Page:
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The melting point of a solid crystalline substance is the temperature at which a solid sample changes into a liquid. This temperature is influenced by a number of different factors including crystal purity, water content, and electronegativity differences between the two components.
Melting Point Depression
Melting point depression is the reduction of the melting point of an impure material compared to that of a pure one, due to contaminations that weaken lattice forces within a solid crystalline substance. This phenomenon can be used to identify the purity of a mixed substance.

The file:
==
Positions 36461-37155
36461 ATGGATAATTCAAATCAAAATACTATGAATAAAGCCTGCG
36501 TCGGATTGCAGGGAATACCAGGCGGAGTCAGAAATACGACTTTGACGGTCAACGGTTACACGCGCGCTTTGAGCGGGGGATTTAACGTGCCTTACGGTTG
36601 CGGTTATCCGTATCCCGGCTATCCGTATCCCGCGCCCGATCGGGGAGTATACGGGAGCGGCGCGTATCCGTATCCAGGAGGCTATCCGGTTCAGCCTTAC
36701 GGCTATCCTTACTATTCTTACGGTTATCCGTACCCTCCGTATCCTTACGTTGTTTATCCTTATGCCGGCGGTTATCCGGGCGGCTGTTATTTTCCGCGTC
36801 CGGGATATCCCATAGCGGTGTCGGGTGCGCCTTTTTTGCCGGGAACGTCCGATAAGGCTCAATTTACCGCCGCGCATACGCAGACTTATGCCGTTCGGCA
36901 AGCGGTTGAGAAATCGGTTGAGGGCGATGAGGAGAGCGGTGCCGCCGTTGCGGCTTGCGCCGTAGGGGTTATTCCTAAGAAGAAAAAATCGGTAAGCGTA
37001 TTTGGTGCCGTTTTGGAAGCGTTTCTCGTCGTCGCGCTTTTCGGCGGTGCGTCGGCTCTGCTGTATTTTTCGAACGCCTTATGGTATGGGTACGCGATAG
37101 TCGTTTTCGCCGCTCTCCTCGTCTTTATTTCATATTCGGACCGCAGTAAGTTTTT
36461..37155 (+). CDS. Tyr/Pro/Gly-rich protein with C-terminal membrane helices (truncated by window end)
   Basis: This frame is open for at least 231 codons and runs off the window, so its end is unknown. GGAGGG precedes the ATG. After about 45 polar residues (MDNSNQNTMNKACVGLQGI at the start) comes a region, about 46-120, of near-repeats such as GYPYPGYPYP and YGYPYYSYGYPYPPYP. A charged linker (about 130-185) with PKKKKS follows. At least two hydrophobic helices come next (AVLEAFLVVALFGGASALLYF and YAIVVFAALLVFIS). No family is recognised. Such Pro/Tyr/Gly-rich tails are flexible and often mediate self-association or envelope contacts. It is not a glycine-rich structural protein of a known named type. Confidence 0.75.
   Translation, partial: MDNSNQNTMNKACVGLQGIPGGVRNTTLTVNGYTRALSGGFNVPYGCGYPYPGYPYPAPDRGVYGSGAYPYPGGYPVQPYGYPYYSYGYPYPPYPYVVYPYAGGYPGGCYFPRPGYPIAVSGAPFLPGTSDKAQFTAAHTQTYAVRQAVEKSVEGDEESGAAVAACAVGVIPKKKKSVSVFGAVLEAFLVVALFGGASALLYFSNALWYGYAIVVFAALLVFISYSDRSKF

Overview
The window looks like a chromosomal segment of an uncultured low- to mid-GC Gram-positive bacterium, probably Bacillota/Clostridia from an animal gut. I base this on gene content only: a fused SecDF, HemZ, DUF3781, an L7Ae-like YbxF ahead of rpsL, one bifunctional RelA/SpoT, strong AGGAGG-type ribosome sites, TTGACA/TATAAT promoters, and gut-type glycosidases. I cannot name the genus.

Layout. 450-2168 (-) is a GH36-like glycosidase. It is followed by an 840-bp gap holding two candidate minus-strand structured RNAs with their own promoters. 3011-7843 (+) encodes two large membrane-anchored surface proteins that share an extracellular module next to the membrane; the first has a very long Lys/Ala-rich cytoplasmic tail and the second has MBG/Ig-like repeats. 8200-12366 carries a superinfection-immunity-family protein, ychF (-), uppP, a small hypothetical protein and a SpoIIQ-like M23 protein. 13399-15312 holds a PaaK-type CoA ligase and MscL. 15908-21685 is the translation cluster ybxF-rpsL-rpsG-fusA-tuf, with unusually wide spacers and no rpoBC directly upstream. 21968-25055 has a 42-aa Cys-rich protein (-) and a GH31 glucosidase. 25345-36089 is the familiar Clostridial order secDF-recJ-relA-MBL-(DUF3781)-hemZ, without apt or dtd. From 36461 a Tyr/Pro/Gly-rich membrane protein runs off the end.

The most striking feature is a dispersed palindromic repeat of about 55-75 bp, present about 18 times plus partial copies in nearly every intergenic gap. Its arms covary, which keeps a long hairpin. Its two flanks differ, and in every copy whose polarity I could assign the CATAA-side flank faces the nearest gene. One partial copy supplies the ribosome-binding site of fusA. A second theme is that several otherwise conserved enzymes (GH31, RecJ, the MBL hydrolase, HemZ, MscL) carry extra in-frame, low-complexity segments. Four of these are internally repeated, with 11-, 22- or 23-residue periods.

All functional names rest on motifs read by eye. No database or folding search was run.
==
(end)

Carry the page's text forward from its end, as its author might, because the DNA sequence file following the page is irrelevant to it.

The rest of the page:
How to Estimate the Melting Point of a Potential
To estimate a melting point, it is necessary to first calculate an approximate value for Tem. This is typically performed by heating up a solid and cooling down a liquid. However, this method is computationally expensive and the overheating/undercooling boundaries may not be accurate.
Step 1: Prepare a solid sample N x N x N as shown in Fig 1. Then roughly estimate Tem by performing MD simulations using this solid sample.
If the first estimated temperature, Tem, is much lower than the actual melting point, full solidification may occur during the simulations. This can be avoided by monitoring the interface structures.
Second, if the difference between the predicted melting point, Tpm, and the estimated temperature, Tem, is larger than a certain convergence criterion D1, a further loop from step 2 to 4 needs to be performed with a new temperature estimate, Tem=Tpm.